• 2 Next defendant argues that the court erred in striking certain testimony proffered by the defendant. Specifically defendant complains that the court struck testimony from several witnesses concerning the siren noise on emergency vehicles, and that siren noise had increased following completion of the overpass. Defendant argues that this testimony was circumstantial evidence that the siren noises were a result of the construction of the overpass. We agree with petitioner that this was circumstantial evidence of nothing. It was direct evidence that siren noise existed. The court struck this portion of the testimony as too speculative and not tending to connect the noise with the use of the improvement. We agree with the ruling.
• 3 Defendant argues that testimony from Wallace Welch that he had to hold a handkerchief to his mouth so he could breathe through the fumes should have been admitted. This testimony was properly struck as this incident did not occur on defendant's property but on the overpass itself.
• 4 Defendant complains that the court struck the proffered testimony that traffic on I-64 had been light for several weeks prior to trial because of repairs and the presence of barriers. Presumably this testimony was offered to attempt to establish that the jury viewed the premises when traffic was not normal. This testimony was refused as irrelevant. We also fail to see the relevancy of repairs to another route some 12 to 10 miles from defendant's property.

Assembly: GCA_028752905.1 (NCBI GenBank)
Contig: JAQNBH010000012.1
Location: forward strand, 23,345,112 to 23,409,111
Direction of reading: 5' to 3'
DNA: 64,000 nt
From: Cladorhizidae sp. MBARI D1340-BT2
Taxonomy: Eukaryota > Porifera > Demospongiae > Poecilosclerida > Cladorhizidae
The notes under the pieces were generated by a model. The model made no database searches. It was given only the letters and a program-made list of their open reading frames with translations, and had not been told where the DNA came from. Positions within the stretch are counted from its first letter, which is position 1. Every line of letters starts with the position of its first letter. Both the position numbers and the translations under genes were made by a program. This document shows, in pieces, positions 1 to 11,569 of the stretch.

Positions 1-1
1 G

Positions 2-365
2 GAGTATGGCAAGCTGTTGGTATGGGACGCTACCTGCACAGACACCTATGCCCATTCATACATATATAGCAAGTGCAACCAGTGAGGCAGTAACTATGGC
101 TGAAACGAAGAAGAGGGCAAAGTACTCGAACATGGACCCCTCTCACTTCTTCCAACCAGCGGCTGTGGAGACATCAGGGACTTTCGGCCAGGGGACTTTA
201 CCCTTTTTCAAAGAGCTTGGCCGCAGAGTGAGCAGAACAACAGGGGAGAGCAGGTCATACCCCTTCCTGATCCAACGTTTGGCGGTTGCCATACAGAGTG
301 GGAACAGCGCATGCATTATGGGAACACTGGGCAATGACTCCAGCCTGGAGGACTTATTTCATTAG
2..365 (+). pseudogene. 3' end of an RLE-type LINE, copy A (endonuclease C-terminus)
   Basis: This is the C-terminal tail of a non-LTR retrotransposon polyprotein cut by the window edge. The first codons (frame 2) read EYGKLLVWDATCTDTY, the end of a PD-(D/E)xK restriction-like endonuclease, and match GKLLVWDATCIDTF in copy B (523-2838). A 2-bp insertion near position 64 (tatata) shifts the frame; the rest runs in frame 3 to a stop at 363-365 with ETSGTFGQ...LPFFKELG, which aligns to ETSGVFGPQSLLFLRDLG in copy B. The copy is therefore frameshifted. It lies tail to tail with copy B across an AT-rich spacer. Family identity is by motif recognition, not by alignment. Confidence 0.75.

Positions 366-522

• 5 Defendant contends that the court erred in refusing its instruction on circumstantial evidence, IPI Civil No. 1.03 (2d ed. 1971). We have reviewed all the evidence in some detail and we are unable to share defendant's view that any of its evidence is circumstantial in nature. It appears to us to be direct evidence bearing on the point in issue. When no circumstantial evidence is presented an instruction on circumstantial evidence should not be given. Kortlander v. Chicago Transit Authority (1965), 56 Ill. App.2d 48, 205 N.E.2d 516.